Tanya Garcia is a documentary photographer and multimedia artist invested important conversation addressing ethnic and gender identity as a singular entity by using storytelling. In 2011, she received her Bachelor’s of Science in Psychology with minors in Fine Arts and Spanish at the College of Charleston. In 2014, she received her MFA in Community Arts at the Maryland Institute College of Art(MICA).
Tanya Garcia is the first Creative Alliance Community Art Fellow supported by the Robert W. Deutsch Foundation. During her fellowship, Tanya will develop art projects that engage with and build community. While working closely with Creative Alliance’s Community Arts Manager, Maria Gabriela Aldana, they present artistry, traditions, and diverse voices of southeast Baltimore.
Después de la Frontera / After the Border honors the stories of recent unaccompanied immigrant youth, families, and young adults who fled their homes in Central America. While providing cultural and historical context of the countries involved, the exhibition explores the complexities involved in crossing the border, challenges of integrating into a new environment, and what youth and families envision their futures to be.
In addition to gang recruitment, extortion, drug cartels, abuse, and persecution in their homeland, youth and families fleeing this violence face continued threats on their journey to a fate unknown. The dangerous passage through Mexico and across the border to the U.S. increases the likelihood that the youth may become the target of human trafficking, kidnapping, sexual assault, and death. Since January 2014, more than 875 Latino immigrant students have entered Baltimore City Public Schools.
This exhibition is a testimony to the inner strength, resilience, and resourcefulness of these youth and families. Después de la Frontera / After the Border sheds light on their uncertainties and hopes that accompany their dreams of beginning a new life in the United States.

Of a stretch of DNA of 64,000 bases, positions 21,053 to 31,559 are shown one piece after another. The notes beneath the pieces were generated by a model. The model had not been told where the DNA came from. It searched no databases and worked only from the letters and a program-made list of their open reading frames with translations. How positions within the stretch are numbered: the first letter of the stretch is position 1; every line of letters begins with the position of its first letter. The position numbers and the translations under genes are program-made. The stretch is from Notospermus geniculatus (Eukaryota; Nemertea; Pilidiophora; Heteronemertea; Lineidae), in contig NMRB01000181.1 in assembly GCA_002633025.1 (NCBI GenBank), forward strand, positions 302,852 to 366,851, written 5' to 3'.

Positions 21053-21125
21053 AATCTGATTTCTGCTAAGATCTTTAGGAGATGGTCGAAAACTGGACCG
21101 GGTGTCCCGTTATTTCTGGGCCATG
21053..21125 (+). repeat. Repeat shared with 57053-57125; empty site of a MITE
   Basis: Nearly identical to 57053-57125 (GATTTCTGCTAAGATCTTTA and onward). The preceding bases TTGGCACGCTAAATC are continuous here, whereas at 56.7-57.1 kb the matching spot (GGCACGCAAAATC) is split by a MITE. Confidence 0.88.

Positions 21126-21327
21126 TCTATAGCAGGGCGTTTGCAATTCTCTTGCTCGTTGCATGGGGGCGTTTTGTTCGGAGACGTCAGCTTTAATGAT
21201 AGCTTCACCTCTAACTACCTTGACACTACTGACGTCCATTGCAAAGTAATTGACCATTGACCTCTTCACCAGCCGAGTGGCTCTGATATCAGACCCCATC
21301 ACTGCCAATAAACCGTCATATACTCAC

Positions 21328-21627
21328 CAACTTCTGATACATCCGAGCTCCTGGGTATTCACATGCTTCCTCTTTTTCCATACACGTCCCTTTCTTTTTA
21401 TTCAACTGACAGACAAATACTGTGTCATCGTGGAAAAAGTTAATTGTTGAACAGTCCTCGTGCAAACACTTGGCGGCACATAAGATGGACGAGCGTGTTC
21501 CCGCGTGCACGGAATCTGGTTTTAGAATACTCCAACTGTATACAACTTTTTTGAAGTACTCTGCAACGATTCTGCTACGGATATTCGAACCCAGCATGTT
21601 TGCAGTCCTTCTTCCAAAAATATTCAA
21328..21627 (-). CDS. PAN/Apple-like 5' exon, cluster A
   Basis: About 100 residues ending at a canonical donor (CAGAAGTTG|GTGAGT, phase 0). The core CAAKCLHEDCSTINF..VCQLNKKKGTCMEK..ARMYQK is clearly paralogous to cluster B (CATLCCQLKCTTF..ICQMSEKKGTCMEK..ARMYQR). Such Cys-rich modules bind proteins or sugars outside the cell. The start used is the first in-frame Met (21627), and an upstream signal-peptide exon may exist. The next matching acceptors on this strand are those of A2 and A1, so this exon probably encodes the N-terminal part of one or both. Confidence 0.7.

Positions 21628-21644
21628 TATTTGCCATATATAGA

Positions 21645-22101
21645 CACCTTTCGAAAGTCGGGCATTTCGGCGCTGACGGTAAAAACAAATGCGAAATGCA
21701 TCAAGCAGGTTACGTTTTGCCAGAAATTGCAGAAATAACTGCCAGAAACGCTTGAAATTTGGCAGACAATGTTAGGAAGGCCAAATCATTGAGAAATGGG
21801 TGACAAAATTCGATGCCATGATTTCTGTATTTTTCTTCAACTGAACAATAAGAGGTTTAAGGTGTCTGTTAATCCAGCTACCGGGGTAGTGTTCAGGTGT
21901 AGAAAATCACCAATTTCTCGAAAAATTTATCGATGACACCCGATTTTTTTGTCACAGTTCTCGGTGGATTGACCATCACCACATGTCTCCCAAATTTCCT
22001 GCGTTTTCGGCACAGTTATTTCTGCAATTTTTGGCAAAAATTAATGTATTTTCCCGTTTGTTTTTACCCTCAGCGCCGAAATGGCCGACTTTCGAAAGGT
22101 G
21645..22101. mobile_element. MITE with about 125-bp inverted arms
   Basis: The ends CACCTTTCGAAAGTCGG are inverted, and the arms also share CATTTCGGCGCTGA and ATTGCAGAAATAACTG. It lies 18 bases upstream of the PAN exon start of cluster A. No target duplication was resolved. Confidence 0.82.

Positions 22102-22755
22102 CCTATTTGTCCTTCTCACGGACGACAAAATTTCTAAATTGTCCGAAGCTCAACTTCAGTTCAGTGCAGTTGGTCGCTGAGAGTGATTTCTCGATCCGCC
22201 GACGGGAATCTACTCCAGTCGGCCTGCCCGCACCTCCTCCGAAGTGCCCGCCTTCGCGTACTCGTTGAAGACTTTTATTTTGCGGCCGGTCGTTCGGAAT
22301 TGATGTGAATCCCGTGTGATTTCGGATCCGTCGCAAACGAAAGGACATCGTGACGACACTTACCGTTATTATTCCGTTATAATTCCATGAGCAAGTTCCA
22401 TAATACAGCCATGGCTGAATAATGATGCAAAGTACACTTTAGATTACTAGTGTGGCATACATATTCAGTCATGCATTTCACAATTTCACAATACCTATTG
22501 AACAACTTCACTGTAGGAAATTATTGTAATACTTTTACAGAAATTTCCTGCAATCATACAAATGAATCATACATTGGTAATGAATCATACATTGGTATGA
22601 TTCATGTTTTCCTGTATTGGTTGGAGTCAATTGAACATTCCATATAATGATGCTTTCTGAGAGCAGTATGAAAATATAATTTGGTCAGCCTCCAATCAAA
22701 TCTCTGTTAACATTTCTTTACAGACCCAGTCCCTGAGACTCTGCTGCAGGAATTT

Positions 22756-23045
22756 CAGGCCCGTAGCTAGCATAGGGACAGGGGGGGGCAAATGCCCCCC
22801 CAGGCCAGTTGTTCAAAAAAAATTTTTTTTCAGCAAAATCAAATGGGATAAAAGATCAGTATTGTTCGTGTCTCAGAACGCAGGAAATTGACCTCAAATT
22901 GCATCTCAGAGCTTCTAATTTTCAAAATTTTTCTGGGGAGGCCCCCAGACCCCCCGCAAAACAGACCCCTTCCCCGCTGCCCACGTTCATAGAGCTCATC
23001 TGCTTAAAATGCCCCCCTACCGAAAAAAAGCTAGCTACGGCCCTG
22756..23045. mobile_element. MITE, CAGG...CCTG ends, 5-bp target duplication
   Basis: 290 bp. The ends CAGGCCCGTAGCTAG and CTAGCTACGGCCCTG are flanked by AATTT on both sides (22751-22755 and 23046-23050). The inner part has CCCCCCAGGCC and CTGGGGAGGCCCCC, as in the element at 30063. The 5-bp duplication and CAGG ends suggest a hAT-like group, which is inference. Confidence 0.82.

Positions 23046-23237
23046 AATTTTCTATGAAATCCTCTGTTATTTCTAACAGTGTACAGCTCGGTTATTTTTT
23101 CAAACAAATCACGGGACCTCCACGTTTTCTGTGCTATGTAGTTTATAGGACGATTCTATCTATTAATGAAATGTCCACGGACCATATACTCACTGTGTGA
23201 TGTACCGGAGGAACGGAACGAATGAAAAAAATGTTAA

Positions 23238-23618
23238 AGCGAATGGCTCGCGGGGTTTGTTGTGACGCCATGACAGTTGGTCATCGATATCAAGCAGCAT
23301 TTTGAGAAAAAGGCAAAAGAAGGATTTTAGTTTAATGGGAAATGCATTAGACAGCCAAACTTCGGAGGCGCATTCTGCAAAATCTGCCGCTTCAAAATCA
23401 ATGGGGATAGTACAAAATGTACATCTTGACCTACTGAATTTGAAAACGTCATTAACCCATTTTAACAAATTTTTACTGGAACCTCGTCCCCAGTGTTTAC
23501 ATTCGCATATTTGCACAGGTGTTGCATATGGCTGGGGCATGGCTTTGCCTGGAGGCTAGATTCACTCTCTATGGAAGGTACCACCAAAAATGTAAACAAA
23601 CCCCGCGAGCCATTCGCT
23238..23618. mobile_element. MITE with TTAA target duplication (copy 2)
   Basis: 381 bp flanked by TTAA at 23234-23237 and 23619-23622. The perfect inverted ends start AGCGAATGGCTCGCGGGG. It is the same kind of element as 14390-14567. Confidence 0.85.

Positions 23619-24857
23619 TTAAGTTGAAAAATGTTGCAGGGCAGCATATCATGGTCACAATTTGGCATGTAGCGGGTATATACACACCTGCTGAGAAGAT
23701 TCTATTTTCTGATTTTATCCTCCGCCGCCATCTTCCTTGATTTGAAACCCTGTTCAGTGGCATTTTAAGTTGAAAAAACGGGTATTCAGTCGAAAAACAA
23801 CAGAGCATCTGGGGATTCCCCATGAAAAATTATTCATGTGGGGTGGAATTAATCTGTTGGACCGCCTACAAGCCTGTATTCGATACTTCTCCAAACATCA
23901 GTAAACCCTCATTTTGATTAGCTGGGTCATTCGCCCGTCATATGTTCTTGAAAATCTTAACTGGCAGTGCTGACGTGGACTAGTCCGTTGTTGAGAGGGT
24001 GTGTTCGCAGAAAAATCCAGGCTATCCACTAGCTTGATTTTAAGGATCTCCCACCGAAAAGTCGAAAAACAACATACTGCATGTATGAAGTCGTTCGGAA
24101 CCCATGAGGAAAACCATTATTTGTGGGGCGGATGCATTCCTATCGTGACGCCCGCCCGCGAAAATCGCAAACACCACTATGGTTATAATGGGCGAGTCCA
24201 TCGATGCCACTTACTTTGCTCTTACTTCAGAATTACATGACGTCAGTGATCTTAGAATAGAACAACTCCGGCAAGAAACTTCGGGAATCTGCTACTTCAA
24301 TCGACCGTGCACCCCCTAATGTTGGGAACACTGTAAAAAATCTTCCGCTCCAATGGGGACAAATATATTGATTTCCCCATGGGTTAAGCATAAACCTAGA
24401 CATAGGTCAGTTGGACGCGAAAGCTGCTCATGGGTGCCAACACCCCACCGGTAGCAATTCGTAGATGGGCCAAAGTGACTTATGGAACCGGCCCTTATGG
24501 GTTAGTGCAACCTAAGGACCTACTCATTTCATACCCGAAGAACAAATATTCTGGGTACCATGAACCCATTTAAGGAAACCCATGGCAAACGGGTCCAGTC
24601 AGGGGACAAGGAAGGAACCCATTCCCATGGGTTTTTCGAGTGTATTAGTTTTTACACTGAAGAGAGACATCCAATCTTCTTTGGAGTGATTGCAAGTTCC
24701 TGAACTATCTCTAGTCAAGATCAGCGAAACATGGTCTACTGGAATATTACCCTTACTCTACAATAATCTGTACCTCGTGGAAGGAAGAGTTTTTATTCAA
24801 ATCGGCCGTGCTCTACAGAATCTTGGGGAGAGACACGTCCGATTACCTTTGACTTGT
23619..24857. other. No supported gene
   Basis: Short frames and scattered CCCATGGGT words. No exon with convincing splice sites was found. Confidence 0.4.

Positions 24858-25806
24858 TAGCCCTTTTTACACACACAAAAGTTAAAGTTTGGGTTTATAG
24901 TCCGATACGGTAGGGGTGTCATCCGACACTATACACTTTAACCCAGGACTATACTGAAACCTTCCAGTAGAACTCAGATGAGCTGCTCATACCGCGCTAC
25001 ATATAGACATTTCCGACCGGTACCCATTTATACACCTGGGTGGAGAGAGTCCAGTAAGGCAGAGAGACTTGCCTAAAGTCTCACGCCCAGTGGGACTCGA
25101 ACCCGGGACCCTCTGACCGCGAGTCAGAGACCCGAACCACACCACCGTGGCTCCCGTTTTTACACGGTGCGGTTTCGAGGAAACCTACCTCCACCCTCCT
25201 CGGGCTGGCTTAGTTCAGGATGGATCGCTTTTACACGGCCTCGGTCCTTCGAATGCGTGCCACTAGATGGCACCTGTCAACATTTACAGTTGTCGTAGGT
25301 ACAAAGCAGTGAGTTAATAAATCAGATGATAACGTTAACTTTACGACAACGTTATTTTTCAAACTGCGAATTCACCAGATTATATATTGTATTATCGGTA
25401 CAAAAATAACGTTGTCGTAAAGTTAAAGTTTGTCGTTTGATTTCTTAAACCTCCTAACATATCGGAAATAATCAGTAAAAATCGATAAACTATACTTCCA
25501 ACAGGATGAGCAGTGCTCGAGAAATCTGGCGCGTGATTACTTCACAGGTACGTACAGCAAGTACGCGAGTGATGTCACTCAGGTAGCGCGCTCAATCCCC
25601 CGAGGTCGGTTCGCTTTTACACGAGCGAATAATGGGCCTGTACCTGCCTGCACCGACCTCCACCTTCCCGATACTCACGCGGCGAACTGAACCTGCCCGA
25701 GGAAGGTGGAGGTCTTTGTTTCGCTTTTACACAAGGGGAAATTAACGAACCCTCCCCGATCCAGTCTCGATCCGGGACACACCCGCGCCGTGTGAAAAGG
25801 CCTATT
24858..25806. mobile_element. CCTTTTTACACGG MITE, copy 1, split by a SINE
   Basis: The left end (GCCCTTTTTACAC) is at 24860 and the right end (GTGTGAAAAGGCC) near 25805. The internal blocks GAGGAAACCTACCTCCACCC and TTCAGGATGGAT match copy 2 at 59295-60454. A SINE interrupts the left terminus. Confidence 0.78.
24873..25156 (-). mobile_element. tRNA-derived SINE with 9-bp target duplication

Después de la Frontera / After the Border is Tanya Garcia’s curatorial project, which is the culmination of her year-long Creative Alliance fellowship supported by the Robert W. Deutsch Foundation. Garcia is a Puerto Rican community artist, organizer, and storyteller. Her approach to storytelling is multifaceted and includes oral histories, video, and installation.
You can find out more about the project by listening to WYPR’s interview with Garcia here.
This exhibit was made possible through the support and collaboration with Lutheran Immigration and Refugee Services, Esperanza Center, Towson University, Mayor’s Office of Immigration & Multicultural Affairs, CASA de Maryland, and The Robert W. Deutsch Foundation. The role of these partners is to deepen the public’s understanding of the immigration narrative in Baltimore. Exhibition will travel to Towson University October 12- November 13, 2015 and then to Baltimore City Hall, dates to be determined.
This project was also made possible by a grant from the Maryland Humanities Council, through support from the National Endowment for the Humanities. Any views, findings, conclusions, or recommendations expressed in this exhibition do not necessarily represent those of the National Endowment for the Humanities or the Maryland Humanities Council.